3. Know your markets.

Markets are well-established for precious and base metal products and at defined commodity price benchmarks. Sales contracts are standardised, and there are many buyers competing to purchase the product.

By contrast, critical minerals products have limited “benchmark” pricing and are often sold by individual contracts to single buyers (specialised refineries for example). Pricing is opaque, markets are shallow, and pricing power is in the hands of the buyer. Long term “bankable” offtake agreements may not be available.

4. There is a need for innovation.

Production of critical minerals in China is important because of the economic and political leverage that it offers. Deng Xiaoping, the architect of Chinese reform, said in a speech in 1992: “The Middle East has its oil, China has rare earths”. Given the incredibly complex refining requirements for rare earths production, it is highly questionable whether this would be viable in a western economic environment, based purely on economics.

We need innovation to find new ways of purifying and refining critical minerals. For example, the Core-IPEX ion exchange technologies may offer new ways of refining vanadium direct to electrolyte versus taking vanadium pentoxide and dissolving it to make electrolyte, eliminating a number of steps and providing a lower cost input into Vanadium Redox Batteries (or VRBs). Our partnership with Ion Exchange Technology Group (IPEX) enables us to facilitate both batch and continuous IX testing and piloting.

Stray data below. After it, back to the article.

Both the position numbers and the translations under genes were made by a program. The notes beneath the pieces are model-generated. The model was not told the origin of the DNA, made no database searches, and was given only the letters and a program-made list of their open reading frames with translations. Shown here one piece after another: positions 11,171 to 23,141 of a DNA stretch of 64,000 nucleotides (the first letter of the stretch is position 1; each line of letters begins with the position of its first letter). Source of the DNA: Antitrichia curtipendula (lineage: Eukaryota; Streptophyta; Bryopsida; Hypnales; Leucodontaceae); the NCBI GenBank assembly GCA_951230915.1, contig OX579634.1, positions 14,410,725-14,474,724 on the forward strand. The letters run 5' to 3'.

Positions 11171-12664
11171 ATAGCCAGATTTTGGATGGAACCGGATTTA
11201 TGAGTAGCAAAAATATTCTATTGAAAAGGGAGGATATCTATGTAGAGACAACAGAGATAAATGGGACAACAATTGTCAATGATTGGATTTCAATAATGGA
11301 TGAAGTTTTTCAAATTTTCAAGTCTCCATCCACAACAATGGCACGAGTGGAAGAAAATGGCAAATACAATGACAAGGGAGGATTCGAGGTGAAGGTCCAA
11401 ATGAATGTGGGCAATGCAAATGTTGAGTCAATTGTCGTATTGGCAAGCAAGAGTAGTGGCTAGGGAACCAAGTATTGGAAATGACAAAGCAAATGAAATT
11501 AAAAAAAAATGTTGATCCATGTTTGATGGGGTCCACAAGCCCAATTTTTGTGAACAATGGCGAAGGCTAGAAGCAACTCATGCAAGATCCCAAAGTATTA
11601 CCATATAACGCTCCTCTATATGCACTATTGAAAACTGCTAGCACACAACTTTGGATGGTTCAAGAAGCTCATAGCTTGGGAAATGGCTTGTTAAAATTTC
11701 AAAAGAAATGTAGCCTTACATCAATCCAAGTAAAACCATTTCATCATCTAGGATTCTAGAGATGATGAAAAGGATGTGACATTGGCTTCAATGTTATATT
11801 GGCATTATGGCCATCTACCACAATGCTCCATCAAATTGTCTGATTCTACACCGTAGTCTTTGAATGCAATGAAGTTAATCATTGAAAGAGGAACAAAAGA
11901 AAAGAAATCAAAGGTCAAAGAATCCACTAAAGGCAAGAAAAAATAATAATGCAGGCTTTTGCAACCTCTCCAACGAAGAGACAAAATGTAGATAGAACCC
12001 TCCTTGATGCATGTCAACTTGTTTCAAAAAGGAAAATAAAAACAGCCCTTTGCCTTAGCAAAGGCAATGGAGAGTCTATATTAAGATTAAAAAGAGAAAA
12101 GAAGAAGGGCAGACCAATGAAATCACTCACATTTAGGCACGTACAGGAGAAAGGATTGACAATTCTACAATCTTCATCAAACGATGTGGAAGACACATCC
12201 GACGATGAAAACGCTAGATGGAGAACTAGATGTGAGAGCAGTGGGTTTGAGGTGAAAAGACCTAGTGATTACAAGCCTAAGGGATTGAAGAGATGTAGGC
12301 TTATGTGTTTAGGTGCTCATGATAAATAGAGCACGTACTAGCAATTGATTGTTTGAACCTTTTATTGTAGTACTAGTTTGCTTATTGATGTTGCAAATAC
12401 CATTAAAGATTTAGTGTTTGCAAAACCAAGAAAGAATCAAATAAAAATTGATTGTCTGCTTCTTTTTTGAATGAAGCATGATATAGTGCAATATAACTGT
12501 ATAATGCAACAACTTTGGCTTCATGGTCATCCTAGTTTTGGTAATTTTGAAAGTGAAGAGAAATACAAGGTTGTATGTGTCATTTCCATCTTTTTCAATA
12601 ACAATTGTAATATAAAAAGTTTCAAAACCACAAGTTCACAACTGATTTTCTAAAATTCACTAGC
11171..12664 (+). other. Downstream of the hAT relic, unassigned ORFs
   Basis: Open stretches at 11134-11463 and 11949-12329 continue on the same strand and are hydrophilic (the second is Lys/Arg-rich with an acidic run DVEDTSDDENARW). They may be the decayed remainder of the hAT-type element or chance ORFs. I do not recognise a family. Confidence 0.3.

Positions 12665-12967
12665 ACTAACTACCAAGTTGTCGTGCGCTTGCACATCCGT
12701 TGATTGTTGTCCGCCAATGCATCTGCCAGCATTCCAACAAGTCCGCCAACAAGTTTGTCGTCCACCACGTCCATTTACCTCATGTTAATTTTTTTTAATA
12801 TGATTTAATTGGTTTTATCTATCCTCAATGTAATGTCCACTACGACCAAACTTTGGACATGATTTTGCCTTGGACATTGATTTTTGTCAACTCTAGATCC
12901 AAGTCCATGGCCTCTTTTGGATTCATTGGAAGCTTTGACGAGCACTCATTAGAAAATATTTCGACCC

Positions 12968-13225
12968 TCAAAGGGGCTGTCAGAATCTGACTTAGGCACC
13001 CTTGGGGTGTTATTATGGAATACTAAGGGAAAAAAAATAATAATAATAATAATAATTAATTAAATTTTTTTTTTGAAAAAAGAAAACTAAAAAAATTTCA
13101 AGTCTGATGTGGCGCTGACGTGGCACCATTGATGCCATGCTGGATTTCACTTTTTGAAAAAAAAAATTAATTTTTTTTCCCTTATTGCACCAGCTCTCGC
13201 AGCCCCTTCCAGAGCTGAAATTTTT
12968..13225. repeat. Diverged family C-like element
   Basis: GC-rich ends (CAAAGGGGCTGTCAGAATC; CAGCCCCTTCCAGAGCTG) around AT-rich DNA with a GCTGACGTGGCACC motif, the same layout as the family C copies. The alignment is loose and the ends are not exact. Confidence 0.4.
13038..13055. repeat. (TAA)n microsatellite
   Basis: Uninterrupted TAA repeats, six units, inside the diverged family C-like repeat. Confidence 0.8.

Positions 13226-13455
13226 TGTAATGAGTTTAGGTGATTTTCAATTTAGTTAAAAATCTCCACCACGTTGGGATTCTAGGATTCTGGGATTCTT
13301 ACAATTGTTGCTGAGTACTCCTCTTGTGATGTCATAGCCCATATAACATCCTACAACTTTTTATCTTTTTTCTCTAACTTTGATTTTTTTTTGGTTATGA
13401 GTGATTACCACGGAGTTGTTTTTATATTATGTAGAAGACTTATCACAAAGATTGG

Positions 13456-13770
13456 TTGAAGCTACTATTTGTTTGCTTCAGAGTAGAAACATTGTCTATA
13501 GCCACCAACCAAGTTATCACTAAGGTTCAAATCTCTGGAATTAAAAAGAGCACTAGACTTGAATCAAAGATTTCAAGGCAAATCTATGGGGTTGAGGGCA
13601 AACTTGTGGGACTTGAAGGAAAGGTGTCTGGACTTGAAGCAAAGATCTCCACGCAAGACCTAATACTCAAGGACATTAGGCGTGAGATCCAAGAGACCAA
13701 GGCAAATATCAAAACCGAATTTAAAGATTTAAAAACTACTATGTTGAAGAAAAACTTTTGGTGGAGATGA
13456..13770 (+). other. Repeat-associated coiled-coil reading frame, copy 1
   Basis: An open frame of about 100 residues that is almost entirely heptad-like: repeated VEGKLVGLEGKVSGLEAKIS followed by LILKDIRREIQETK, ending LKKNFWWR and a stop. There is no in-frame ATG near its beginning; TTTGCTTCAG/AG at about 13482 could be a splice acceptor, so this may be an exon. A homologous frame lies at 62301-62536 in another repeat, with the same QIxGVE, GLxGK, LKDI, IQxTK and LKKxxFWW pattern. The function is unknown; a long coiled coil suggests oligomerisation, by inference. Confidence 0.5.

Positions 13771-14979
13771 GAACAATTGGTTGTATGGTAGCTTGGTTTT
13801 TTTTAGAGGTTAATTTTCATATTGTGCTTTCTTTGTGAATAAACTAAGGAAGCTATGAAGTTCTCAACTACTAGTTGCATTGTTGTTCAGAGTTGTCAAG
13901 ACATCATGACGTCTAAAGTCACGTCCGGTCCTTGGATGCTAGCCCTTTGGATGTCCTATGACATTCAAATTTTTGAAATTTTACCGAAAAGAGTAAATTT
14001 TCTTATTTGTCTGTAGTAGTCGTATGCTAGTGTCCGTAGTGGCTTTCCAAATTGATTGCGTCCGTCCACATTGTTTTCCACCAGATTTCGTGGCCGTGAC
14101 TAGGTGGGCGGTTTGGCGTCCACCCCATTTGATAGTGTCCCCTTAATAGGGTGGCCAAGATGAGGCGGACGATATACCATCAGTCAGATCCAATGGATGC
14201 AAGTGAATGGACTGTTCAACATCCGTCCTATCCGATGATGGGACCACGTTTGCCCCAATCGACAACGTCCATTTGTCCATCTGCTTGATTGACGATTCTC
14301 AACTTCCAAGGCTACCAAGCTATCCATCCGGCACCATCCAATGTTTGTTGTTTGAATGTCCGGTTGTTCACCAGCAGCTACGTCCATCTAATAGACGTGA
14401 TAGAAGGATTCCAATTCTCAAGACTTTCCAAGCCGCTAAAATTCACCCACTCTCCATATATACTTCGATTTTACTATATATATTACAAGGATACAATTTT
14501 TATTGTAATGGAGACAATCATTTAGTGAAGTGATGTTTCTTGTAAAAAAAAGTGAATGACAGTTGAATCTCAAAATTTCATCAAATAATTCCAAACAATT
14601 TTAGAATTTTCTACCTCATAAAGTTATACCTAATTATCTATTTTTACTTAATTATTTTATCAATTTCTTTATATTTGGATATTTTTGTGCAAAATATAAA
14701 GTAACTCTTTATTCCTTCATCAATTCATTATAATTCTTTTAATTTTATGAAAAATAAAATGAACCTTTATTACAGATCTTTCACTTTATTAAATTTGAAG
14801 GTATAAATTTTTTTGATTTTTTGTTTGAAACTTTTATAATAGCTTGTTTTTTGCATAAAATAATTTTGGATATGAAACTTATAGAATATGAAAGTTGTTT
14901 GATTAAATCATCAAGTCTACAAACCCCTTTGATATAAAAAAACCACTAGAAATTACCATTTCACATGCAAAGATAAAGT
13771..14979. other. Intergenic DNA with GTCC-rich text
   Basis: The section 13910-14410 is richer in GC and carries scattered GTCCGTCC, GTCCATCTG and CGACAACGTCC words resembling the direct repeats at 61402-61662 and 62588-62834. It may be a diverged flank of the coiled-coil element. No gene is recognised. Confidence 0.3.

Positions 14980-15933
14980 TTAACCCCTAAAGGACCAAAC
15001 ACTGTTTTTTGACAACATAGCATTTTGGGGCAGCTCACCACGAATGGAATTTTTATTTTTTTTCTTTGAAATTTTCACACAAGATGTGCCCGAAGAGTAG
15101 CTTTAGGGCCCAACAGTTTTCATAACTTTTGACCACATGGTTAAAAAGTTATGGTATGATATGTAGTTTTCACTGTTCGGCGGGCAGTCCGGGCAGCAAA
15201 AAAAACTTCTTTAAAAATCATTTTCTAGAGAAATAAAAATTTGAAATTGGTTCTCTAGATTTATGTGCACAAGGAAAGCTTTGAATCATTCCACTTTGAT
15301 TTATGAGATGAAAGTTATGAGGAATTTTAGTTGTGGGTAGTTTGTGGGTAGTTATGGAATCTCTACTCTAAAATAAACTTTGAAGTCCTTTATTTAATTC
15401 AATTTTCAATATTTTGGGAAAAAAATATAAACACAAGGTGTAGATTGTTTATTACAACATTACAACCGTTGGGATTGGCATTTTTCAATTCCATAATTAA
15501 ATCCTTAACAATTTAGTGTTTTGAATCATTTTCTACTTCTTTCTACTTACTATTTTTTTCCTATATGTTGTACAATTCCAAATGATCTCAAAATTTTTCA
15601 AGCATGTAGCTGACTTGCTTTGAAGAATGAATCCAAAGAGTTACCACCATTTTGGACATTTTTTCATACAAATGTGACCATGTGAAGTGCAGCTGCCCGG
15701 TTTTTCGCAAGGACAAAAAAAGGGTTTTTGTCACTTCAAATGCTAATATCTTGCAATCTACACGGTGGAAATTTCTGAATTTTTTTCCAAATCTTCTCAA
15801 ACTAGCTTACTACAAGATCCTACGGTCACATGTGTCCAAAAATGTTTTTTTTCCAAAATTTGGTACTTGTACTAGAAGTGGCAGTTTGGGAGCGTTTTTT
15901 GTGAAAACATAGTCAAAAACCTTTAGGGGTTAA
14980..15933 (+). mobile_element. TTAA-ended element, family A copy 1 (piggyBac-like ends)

5. Deal with impurities correctly.

Base and precious metals ore have impurities. For example, gold ores may contain mercury, and copper ores may contain bismuth, antimony, and arsenic. But these are readily dealt with – for example with the Toowong Process™ for the removal of antimony and arsenic from copper concentrates. Where critical minerals ore go through multi-stage concentration and refining, even minor contaminants can become a problem. An example is the extraction and refining of rare earths elements where uranium and thorium can easily get to levels where the product is classed as radioactive.

Where to from here?

It is never too early to consider the metallurgy of a critical minerals project. Core has an excellent reputation for identifying process options for complex ores and minerals, and getting an early handle on the potential economics. Core can also bring to bear specialised technologies, such as the Albion Process for treating complex gold and base metals ores, Toowong Process™ for removing arsenic and antimony from copper ores, and specialised ion exchange technologies for efficiently extracting and purifying minerals in low tenor leach solutions (for example vanadium, cobalt and uranium).

Get in touch with us today on 07 3637 8100 to find out more or for help with your resource development needs.